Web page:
There are strong reasons for locating the historical Doctor Faustus on the radical fringe of that Hermetic-Cabalistic tradition of which Agrippa was one of the most notorious exponents.4 Georg of Helmstadt, or Georgius Sabellicus Faustus (as he came to call himself), first comes to light as a magician in a letter written in 1507 by Joannes Trithemius (to whom Agrippa three years later dedicated the first manuscript version of De occulta philosophia). From this letter is appears that Faustus claimed astonishing magical powers, boasting, for example, that if all the works of Plato and Aristotle were lost he could restore them—as Ezra did the writings of Moses—with increased beauty, and bragging in addition “that the miracles of Christ the Saviour were not so wonderful, that he himself could do all the things that Christ had done, as often and whenever he wishes.” Faustus's transgressions were not merely verbal for, according to Trithemius, he also disgraced himself as a sodomite (Palmer and More 83-86). Frank Baron's analysis of this letter has shown both that Faustus, drawing with wild eclecticism upon a variety of magical traditions, associated himself with Zoroaster and Numa Pompilius, among others; and also that Trithemius, himself struggling against accusations of black magic, took the occasion to denounce him as a means of displaying his own orthodoxy (23-29).

Nowhere, of course, does Trithemius associate Faustus with the Hermetic-Cabaistic tradition to which he himself adhered. One may suspect, however, that he knew more about Faustus than his letter reveals. In 1506, and again at greater length in 1514, Trithemius described a visit to the court of Louis XII of France made in 1501 by a similarly boastful magician, one Joannes Mercurius de Corigio (see Garin, Testi 45-46). Here again there are no direct indications of Hermetic or Cabalistic affiliations; but in this case, unlike that of Faustus, the man left writings which have survived, as have those of his disciple, the humanist Ludovico Lazzarelli (see McDaniel; Kristeller, “Lazzarelli”; Ruderman). From these it is clear that Joannes Mercurius was more than just a bizarre magician and prophet: he claimed, with something like the eclecticism of Faustus, to be at once Hermes, Enoch, Apollonius of Tyana, and Christ; and Lazzarelli's writings about him reveal a knowledge of the Cabala. Moreover, the wording of Trithemius's text lets slip the fact that he was aware of the man's true oddity: he writes that Joannes Mercurius scorned “almost all the ancients together, the philosophers as much as the theologians, since he might declare all of them, excepting only himself, to have been unlearned.”5 If we knew nothing else about this bizarre figure, the words “excepting only himself” would seem merely a clumsy turn of phrase. But as Trithemius undoubtedly realized, the man literally believed himself to be one of “the ancients”—or rather, several of them combined. There are then grounds for believing that in the case of Faustus, Trithemius also knew more than he was willing to commit to paper.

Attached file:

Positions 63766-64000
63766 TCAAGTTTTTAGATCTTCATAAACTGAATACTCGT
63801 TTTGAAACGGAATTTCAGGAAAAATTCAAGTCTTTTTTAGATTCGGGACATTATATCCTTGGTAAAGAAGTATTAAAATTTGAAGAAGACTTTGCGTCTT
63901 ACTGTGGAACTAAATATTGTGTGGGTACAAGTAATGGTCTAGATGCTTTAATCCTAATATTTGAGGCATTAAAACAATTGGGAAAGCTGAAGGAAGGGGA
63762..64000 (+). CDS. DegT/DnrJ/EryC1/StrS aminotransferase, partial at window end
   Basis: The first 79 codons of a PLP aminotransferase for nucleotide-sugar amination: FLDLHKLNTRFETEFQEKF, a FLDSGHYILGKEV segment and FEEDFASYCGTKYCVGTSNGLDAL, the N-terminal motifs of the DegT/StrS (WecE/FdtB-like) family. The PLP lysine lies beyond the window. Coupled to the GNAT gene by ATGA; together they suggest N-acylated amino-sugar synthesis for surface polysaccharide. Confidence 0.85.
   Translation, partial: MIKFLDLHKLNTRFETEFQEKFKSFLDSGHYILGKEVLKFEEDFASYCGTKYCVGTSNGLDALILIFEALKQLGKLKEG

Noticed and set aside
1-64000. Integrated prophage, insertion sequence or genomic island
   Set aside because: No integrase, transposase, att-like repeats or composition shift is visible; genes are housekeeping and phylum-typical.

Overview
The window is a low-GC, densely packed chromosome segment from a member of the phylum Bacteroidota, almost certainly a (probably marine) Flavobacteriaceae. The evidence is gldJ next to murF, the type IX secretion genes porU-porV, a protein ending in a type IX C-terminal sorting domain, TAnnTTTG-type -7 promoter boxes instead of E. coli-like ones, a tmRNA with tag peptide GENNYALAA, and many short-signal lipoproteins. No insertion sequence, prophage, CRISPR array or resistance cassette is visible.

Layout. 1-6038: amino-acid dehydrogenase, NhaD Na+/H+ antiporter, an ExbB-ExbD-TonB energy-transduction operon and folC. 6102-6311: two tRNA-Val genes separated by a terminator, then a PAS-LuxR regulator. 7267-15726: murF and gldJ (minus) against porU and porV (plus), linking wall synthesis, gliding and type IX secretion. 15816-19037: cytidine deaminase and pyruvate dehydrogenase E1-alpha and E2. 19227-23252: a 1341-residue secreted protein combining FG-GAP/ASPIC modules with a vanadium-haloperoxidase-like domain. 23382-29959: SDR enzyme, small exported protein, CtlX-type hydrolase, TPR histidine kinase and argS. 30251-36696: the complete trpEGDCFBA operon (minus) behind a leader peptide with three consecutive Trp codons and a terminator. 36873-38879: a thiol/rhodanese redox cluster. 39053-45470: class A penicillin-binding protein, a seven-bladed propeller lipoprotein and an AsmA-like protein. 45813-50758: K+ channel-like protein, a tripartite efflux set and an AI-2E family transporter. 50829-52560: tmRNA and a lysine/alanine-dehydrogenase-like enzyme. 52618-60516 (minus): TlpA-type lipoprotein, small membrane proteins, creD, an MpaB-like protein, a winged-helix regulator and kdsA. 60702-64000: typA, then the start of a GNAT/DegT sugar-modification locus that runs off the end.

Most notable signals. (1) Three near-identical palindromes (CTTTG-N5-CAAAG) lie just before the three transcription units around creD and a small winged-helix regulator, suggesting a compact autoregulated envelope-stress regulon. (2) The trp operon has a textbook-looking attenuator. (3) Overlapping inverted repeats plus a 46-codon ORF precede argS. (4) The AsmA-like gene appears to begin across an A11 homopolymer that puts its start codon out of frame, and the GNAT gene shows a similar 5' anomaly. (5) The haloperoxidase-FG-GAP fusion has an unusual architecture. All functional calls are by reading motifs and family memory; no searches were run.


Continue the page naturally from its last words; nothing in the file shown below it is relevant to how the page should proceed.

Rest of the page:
A further sampling of this learned abbot's correspondence reveals a fact that is of equal interest. Like Mercurius's disciple Lazzarelli, who seems, shortly before 1494, to have initiated the elderly King Ferdinand of Aragon into the mystery of Hermetic rebirth into divine form (D.P. Walker, Spiritual 64-72), and like Mercurius himself, who would appear to have had similar designs upon Louis XII of France in 1501, Trithemius attempted to disseminate magical beliefs and practices through the conversion of powerful princes. In 1503 he wrote to the Margrave of Brandenburg in the hope of enrolling him as a student of natural magic, of establishing for him a program of studies in this art, and (it would seem) of subsequently persuading other rulers to follow his example (Trithemius sig. G3-Hv). Trithemius's persuasions, which emphasize the political as well as spiritual advantages to be gained from a knowledge of magic, may seem staid in comparison with those of Mercurius, who made wild promises of good fortune and longevity to the King of France, or of Lazzarelli, whose conversion of Ferdinand involved a strongly heterodox appropriation of Christian doctrine. While Trithemius was playing the same game, however, it was obviously not in his interest to reveal how much his own magical doctrines were derived from the same sources as those of such embarrassingly indiscreet practitioners as Lazzarelli and Mercurius—or Georgius Faustus.